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Catching up… the rentrée edition

November 20, 2013

It’s been a busy couple of months here at Alec central… wherever that might be these days!

After a summer punctuated with conference visits (Television for Women Conference, Warwick, The Radio Conference, Uni Bedfordshire, ICHSTM, Manchester) I experienced for the first time the great French tradition, the rentrée: getting back to work after the holidays.  People all over the world have holidays and then get back to work, of course (except in America, where holiday time is scarce), but just as a solid month of holidays here are more or less an institution, so is the process of getting back to work, remembering where you left off, seeing your colleagues again, exchanging stories from the holidays, and feeling slightly overwhelmed.  But there’s solidarity: it’s the rentrée, everybody understands.

It’s also like the entire nation gets to feel a bit the rhythm of the academic year, and the pleasure/dread/excitement of the new school year.

My rentrée was coloured by the arrival of the Sixth Tensions of Europe/Final ANR Resendem  conference “Democracy and Technology: Europe in Tension from the 19th to the 21st Century”  organized here in Paris by my colleagues, and showing particular synergies with our strand of the LABEX EHNE.

It was a busy conference, to say the least, but one of great rewards.  Besides the presentation of the LABEX in the grand Salle Richelieu of the Sorbonne, we also saw the presentation of the first volumes of the Making Europe book series, marking the fruition of many years work of my colleagues in our theme group at NIAS in Wassenaar.  These were presented to Androulla Vassiliou, European Commissioner for Education, Culture, Multilingualism and Youth, who in her speech singled out Inventing Europe, the virtual exhibit I helped develop, (now led by my colleague Suzanne Lommers) as the future of education.  On top of that, the WREN initiative had a panel with papers on women’s formats in radio from the 1930s through the 1950s.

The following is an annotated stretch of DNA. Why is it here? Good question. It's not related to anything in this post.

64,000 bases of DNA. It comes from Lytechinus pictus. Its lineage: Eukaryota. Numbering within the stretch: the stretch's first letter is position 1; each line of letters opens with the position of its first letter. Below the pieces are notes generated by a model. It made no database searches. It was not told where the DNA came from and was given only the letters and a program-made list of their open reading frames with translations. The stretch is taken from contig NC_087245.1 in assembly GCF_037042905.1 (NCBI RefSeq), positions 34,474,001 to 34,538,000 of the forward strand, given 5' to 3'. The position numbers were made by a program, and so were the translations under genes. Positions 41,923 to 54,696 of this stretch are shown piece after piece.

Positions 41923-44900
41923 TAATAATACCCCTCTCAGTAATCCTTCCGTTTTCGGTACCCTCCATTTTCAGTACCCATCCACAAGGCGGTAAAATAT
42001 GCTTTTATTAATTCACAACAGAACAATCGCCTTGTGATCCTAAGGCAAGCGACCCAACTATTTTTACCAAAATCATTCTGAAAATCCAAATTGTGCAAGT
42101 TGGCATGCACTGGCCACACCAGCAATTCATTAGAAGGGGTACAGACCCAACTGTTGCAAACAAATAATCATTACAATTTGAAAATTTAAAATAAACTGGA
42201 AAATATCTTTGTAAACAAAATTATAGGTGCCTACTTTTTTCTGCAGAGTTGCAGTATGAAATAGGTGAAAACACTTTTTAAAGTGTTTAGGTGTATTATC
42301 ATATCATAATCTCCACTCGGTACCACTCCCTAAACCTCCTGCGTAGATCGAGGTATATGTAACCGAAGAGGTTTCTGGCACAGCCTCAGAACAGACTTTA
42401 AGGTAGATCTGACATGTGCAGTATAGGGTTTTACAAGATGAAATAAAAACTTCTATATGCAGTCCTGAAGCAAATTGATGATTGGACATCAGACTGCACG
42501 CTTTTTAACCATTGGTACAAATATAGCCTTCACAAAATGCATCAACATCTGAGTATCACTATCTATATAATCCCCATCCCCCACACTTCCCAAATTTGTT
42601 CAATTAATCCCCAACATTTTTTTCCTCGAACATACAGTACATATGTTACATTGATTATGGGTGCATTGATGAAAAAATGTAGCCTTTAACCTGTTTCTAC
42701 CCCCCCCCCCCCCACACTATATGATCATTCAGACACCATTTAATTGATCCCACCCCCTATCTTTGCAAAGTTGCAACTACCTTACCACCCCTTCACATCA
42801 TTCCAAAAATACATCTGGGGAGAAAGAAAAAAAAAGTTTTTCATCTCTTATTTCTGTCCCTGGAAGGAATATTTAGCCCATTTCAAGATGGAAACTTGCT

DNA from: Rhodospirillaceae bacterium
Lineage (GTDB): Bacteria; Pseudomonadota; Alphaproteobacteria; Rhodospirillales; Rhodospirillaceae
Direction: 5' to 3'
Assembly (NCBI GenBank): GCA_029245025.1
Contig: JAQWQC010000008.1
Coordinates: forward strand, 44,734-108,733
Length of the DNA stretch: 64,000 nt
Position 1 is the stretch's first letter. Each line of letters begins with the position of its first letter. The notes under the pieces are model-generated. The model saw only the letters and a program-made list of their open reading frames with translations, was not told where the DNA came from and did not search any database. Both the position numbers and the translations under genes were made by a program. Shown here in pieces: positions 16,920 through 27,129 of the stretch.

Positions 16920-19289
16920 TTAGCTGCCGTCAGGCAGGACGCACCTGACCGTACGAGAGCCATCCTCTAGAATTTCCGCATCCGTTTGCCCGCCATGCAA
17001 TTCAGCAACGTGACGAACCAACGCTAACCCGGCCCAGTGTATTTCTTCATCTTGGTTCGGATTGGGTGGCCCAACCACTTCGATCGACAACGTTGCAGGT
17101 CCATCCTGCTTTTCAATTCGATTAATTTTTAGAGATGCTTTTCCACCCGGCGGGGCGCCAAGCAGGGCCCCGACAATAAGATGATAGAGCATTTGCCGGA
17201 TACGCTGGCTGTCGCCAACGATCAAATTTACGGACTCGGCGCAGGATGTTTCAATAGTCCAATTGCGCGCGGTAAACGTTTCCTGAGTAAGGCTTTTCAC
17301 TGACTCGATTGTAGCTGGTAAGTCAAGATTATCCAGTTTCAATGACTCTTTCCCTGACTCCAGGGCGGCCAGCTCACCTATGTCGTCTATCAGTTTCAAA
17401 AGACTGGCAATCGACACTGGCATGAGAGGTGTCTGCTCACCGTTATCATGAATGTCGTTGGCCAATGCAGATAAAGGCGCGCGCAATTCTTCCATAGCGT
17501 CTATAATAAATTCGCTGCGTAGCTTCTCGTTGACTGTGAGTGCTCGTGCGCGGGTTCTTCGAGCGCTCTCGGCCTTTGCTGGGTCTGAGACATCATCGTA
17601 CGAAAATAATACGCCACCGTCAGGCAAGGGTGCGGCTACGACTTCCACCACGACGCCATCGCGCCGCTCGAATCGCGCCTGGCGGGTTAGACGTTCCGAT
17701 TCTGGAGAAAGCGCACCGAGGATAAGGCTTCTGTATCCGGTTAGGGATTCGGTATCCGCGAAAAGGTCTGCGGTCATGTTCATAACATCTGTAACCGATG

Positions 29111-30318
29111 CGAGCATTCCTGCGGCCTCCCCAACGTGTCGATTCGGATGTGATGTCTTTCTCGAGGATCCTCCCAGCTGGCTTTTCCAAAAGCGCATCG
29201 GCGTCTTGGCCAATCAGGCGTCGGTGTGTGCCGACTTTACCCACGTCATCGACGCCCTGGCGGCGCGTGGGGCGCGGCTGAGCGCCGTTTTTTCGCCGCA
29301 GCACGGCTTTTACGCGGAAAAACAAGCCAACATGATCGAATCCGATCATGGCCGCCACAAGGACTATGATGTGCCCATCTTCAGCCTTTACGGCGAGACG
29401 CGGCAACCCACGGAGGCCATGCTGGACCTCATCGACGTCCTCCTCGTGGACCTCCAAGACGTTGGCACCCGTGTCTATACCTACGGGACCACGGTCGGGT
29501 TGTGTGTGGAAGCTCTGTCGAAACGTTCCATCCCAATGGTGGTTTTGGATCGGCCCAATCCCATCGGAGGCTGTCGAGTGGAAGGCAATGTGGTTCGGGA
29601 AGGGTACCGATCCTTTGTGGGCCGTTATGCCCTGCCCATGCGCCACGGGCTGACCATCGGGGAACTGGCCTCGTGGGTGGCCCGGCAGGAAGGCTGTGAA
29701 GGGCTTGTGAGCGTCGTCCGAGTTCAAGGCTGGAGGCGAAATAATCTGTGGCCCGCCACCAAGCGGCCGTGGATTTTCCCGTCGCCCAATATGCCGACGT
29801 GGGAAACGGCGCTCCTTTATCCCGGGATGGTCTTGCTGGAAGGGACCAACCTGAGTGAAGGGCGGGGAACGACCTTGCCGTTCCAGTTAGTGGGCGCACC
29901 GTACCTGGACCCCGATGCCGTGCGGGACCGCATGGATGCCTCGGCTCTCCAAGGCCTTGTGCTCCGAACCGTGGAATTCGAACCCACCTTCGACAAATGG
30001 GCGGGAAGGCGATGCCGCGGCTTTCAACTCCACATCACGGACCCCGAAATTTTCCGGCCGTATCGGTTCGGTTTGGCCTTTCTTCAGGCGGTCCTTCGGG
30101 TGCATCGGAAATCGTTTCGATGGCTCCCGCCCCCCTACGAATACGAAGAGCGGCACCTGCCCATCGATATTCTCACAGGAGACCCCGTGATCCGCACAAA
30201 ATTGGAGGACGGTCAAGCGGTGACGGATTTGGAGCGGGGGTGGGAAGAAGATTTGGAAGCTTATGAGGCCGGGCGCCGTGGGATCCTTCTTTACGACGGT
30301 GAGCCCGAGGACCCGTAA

But for me the highlight of the conference – and perhaps the highlight of the year –  was the return of the greatest academic collaboration I have ever been part of: The Tensations – the hardest-working band in academia.  Formed in 2007 for the Tensions of Europe conference in Rotterdam, we managed to re-form and with three rehearsals, plus a LOT of enthusiasm and goodwill from the Tensions of Europe crowd, we had the unmitigated pleasure of rocking Paris.


The mighty Tensations, rocking the medieval Refectoire des Cordeliers; l to r: Donna Mehos, me, Suzanne Lommers, Judith Schueler, Paul Edwards, plus Nil Disco in the mists behind Suzanne.  Not pictured, but very present: Andreas Fickers on drums and Frank Schipper on keyboard; (photo by Nick Boon)

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